I loved Mirella. I married her son and along with a husband I gained a mother-in-law who taught me to forgive and laugh at myself.
You see I came from a British family where keeping a stiff upper lip was a way of life and emotions were not to be displayed. My mother was always reading self-help books and emotions, although weren’t shown, could be discussed. But that went along with charts and theories on how to improve ourselves. One was never good enough and any mistake carried shame and was a lesson learned on a path to improvement.
My husband Mario on the other hand came from a loud emotional Italian family who took their marital fights to the streets of the neighbourhood. My mother-in-law was a well-educated and vocal woman who had grown up with all the privileges of wealth in Rome. When I first met her, though, her life had changed and she was managing to live a full life in poverty on a widow’s pension. She loved the classics and opera and managed with her bus pass to go to free lectures, art exhibits and musical events.
I remember one day Mario and I were arm and arm out walking downtown Vancouver while Mirella was behind us sauntering along one hand on her hip and the other twirling her gloves to the side like a tassel. As we walked we passed a man handing out pamphlets. I smiled and brushed him off. All of a sudden I felt a hard thump on my back. When I turned around in shock there was Mirella with a pamphlet in her hand shaking it under my nose. “You never pass by information," she said. "You never know what the world has to offer.”
Another day Mario and I came over to her apartment for a visit and discovered her floundering on the floor on her back. She had rocked the overstuffed rocking chair so hard that it had tipped backwards and now my middle-aged mother-in-law couldn’t get up. She was howling with laughter and had peed herself while she laid there cracking up as tears rolled down her face. As we detangled her from the chair she saw my shocked expression, for my mother would have died before being in such a position.
Mirella pulled me close and said, “You can’t take yourself too seriously, Cara. Just think how boring we would be if we were all perfect.”
After changing Mirella went into the kitchen and put the espresso pot on the stove. As she put the sugar on the table she told me to sit. “Cara have I ever told you about my favourite Aunt Lucia? She lived in Rome in the 30s not far from where we lived. She was a very religious woman. Some might have thought her immoral, but I loved her. Lucia lived in a beautiful house with my uncle, whom everyone one called Povero Gino. You see he had come back from the First World War shell shocked, with the mind of a child.
“When we visited, Povero Gino used to lay on the living room floor playing with tiny tin soldiers. Sometime after Povero Gino came back home from the war Lucia took a lover. Every Thursday she would dress and walk across Rome to a hotel. As she passed the church she would go in and say a prayer. Later that afternoon as she came back she went into the church again where she would put lira in the box and light a candle and pray again before returning home.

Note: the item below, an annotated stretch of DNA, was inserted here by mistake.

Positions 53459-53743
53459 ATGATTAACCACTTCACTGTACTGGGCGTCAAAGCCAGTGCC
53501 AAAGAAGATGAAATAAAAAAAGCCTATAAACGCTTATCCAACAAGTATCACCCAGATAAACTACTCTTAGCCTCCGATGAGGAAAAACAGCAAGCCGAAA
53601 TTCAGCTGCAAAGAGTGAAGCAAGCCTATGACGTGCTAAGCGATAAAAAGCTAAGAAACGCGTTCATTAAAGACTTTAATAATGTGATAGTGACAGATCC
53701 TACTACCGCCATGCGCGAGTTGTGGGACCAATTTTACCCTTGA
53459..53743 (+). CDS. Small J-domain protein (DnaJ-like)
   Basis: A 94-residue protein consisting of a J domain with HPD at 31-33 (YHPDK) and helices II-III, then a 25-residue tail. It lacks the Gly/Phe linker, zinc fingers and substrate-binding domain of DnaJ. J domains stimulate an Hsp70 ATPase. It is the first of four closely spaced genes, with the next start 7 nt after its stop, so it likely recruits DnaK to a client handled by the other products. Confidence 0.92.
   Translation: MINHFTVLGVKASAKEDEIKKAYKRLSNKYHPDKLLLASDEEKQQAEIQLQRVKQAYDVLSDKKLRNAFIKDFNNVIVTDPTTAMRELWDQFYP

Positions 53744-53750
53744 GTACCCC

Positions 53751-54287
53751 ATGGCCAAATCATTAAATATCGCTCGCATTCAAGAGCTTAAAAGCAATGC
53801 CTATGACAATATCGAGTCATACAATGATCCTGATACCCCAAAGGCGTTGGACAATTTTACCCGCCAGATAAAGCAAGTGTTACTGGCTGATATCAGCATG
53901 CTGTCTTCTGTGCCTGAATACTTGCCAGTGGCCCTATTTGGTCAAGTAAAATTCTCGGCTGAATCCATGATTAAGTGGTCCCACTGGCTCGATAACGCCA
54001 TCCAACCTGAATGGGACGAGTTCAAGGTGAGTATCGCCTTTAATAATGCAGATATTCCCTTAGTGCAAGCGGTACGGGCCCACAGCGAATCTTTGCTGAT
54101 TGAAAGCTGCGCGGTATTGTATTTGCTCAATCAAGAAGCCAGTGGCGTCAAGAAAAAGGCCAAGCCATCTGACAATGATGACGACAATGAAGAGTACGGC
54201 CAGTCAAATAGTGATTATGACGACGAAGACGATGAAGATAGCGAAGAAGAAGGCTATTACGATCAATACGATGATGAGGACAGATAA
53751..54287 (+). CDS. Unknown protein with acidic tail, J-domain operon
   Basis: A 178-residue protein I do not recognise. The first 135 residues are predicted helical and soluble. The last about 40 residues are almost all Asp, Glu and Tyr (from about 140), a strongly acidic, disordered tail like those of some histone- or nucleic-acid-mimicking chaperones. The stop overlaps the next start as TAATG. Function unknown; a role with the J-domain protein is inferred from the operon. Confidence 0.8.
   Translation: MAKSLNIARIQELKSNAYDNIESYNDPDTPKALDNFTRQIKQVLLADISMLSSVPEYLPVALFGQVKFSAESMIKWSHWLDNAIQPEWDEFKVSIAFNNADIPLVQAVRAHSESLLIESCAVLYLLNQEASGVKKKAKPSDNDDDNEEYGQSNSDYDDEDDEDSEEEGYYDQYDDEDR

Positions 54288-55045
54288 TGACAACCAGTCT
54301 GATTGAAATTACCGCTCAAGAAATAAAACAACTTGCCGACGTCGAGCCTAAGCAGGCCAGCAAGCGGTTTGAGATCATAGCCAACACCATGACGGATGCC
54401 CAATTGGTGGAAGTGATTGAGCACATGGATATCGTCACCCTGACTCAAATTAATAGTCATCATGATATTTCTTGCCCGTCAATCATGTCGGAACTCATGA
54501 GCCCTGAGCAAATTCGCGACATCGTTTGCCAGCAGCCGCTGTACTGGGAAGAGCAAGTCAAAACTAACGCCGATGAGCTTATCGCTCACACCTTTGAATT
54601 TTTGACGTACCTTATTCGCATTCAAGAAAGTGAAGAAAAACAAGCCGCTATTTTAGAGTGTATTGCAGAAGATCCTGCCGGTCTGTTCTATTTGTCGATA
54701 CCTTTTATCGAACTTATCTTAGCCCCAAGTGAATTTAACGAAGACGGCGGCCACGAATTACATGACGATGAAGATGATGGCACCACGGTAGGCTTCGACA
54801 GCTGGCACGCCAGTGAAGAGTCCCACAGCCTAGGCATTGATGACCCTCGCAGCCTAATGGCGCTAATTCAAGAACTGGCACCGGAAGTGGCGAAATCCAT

“One evening our family had come over to Lucia and Povero Gino’s for a dinner party. We were all gathered around the table when Povero Gino noticed there was a new servant. Povero Gino didn’t like change. ‘Where’s Maria?’ he asked.
“In a patient voice, Lucia explained that Maria was sick and had caught an illness from a gentleman and had to be sent away for a while.
“Povero Gino became agitated and kept asking where and why.
“Lucia explained that because she was sick she couldn’t touch our food. She insisted that Maria was getting the best of care because she was one of ours, but that it was better that she didn’t touch anything right now.
“Povero Gino became more agitated and started saying over and over that he had touched Maria. Smiling, Lucia tried to calm him and explained they had all touched her and that he was fine and that he couldn’t catch this by just touching Maria.
“But Povero Gino kept getting more and more agitated till he stood up and started banging his fist on the table and screamed, ‘No, I TOUCHED her!’
“I remember all of us sitting there with stunned looks on our faces as we took in Povero Gino’s revelation. We couldn’t believe what this man child was telling us. As the silence lengthened, Lucia calmly told Povero Gino to sit down and they would discuss the matter later. Taking up her glass of wine and being the good hostess that she was, Lucia smiled and, turning to my mother, started discussing the new fashions that were arriving that spring.
“After that, every Thursday before Lucia would take off for her weekly visit to her lover, she would call Povero Gino to the study. There she would tell him that she understood he had his needs and so would dole out lira for him to go down the road to the local whore house.”
By the end of this story, my jaw may have been drooping open, but Mirella stood and as she poured me another coffee she put her hand out and caressed my cheek. Smiling she said, “Faults are what make us human and ultimately make us loveable. We’re all just trying to get along in this world the best we can, Picinina. Love yourself. Laugh at your mistakes. Cara, you’re human.”
Carla Reid retired to Grimsby and is happily living a slower pace away from the city with her brand new puppy Mika. Carla is finally able to pursue her lifelong dream of writing.
See Brian Henry’s schedule here, including Saturday writing workshops, weekly writing classes, and weekend retreats in Algonquin Park, Alliston, Bolton, Barrie, Brampton, Burlington, Caledon, Collingwood, Georgetown, Georgina, Guelph, Jackson’s Point, Kitchener-Waterloo, London, Midland, Mississauga, New Tecumseth, Oakville, Ottawa, St. Catharines, Sudbury, Toronto, Windsor, Woodstock, Halton, Muskoka, Peel, Simcoe, York Region, the GTA, Ontario and beyond.